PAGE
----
German Economic Review 9(4): 402–430
A Ranking of Journals in Economics and Related Fields
Vienna Graduate School of Finance and Institute for Advanced Studies
Abstract. This paper presents an update of the ranking of economics journals by the invariant method, as introduced by Palacio-Huerta and Volij, with a broader sample of journals. By comparison with the two other most prominent rankings, it also proposes a list of ‘target journals’, ranked according to their quality, as a standard for the field of economics. JEL classification: A12, A14. Keywords: Journal ranking; economics journals; business administration journals; finance journals, citations.
The ranking of professional journals in economics has attracted growing ´ interest during the past decade (see Kalaitzidakis et al., 2003; Koczy and Strobel, 2007; Kodrzycki and Yu, 2006; Laband and Piette, 1994; Liebowitz and Palmer, 1984; Liner and Amin, 2006; Palacio-Huerta and Volij, 2004). Journal rankings have been used to evaluate the research performance of economics departments (e.g. Bommer and Ursprung, 1998; Combes and Linnemer, 2003; Lubrano et al., 2003) and of individual economists (e.g. ´ Coupe, 2003). They provide ‘objective’ information about the quality of publications in a world where academic publications have reached an overwhelming extent and variety. While half a century ago a well-trained economist may have comprehended all key developments in economics at large, today it is difficult to follow even the pace of subfields. Thus, the judgment by an individual academic is accurate only in so far as it concerns her or his own field of specialization. Still, hiring, tenure, promotion and funding decisions should ideally be based on judgments of scientific quality, even when expertise about the specializations of all candidates is unavailable. For that reason economists have turned to journal rankings as a substitute for a direct judgment of scientific quality of individuals and institutions. r 2008 The Author ¨ Journal Compilation r Verein fur Socialpolitik and Blackwell Publishing Ltd. 2008, 9600 Garsington Road, Oxford OX4 2DQ, UK and 350 Main Street, Malden, MA 02148, USA.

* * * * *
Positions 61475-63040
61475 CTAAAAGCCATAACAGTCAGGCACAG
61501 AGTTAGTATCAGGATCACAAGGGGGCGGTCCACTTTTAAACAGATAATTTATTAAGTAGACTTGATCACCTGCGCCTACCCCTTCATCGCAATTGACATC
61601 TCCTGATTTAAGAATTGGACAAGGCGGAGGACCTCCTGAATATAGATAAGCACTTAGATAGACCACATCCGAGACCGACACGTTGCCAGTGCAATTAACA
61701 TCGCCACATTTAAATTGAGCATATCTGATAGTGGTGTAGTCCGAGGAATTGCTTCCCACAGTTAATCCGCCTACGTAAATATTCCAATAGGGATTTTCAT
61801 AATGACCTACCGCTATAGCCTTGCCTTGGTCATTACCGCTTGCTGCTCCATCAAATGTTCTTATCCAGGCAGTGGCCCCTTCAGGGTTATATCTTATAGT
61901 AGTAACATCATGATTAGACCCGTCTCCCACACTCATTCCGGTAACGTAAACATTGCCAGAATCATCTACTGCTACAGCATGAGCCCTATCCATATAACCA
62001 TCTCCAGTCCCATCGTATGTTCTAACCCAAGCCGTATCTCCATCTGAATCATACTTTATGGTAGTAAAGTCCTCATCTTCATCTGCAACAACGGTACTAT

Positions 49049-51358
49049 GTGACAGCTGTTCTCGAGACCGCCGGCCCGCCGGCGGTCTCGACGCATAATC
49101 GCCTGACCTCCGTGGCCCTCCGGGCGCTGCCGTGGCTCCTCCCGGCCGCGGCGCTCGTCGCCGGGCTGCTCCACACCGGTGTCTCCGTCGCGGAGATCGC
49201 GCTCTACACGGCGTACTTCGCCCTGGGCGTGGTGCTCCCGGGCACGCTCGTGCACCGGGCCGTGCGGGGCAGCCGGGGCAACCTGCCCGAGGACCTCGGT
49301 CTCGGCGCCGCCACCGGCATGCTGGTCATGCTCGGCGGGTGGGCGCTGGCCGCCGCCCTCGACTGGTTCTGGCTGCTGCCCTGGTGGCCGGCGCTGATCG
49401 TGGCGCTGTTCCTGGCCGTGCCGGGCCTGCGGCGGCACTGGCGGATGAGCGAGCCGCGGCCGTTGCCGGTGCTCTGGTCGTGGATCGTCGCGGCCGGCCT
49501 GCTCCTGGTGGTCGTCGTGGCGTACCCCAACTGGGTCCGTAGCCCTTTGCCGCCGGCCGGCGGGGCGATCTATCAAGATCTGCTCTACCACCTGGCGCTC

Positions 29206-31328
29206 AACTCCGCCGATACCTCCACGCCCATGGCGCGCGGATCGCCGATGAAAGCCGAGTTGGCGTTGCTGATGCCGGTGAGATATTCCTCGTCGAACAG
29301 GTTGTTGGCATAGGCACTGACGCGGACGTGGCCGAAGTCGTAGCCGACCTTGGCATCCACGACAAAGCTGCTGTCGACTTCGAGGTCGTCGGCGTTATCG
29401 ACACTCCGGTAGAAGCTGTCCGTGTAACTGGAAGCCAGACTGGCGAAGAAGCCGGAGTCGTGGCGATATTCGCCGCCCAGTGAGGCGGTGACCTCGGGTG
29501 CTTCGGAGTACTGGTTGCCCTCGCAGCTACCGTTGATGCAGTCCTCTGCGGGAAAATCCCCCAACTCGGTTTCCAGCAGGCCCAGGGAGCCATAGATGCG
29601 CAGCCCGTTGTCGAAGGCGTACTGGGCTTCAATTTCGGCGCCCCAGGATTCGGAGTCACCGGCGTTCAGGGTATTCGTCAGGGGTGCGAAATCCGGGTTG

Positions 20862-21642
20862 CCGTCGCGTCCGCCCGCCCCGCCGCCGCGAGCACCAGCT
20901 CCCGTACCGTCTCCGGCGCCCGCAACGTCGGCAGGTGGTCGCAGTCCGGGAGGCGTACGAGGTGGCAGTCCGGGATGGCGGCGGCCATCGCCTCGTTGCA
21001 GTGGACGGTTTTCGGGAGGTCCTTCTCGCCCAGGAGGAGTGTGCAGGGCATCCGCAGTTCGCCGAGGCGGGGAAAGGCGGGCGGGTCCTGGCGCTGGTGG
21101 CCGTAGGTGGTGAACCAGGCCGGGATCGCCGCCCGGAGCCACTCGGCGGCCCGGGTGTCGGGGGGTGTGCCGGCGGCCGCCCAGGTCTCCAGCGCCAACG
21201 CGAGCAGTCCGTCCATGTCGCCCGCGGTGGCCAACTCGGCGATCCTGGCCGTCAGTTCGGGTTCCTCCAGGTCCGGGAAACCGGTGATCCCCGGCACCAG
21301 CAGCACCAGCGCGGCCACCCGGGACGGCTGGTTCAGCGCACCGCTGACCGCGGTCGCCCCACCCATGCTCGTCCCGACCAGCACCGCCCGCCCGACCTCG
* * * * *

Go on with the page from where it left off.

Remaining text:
Ranking of Journals This comes with virtues and vices. An advantage is certainly that something as elusive as ‘scientific quality’ is not left any more to hearsay and rumors. Rankings also constrain the verdicts by influential scientists, who are sometimes subject to perverse incentives. By this token they foster the development of a scientific standard and provide a rough indicator of scientific quality for politics, administration and the general public. As for the scientific community, rankings can correct misperceptions, both with respect to journal quality and the importance of fields. Narrow field definitions are sometimes used to insulate against judgments of scientific quality. By defining my field as ‘papers written by myself ’ I can ensure to be on top of my field. But rankings reveal how important my field is compared with others, provided the sample is large enough. An advantage of the ranking presented in this paper is that it covers a broad range of journals and, thereby, sheds light on how important the different fields are. Most importantly, rankings provide objective information on journal quality. This puts into perspective judgments of journal quality that are governed by the abilities, preferences and publications of incumbents. Examples of such ratings abound. Take, for instance, the Journal Rating that the Vienna University of Economics and Business Administration1 had in place until the end of 2007. It puts Econometrica – the number 1 journal in the current ranking – into the same basket (called Aþ) as the Journal of Marketing Research (number 43 in the current ranking), Administrative Science Quarterly (number 73 in the current ranking), Regional Science and Urban Economics (number 84 in the current ranking) or...
Please join StudyMode to read the full document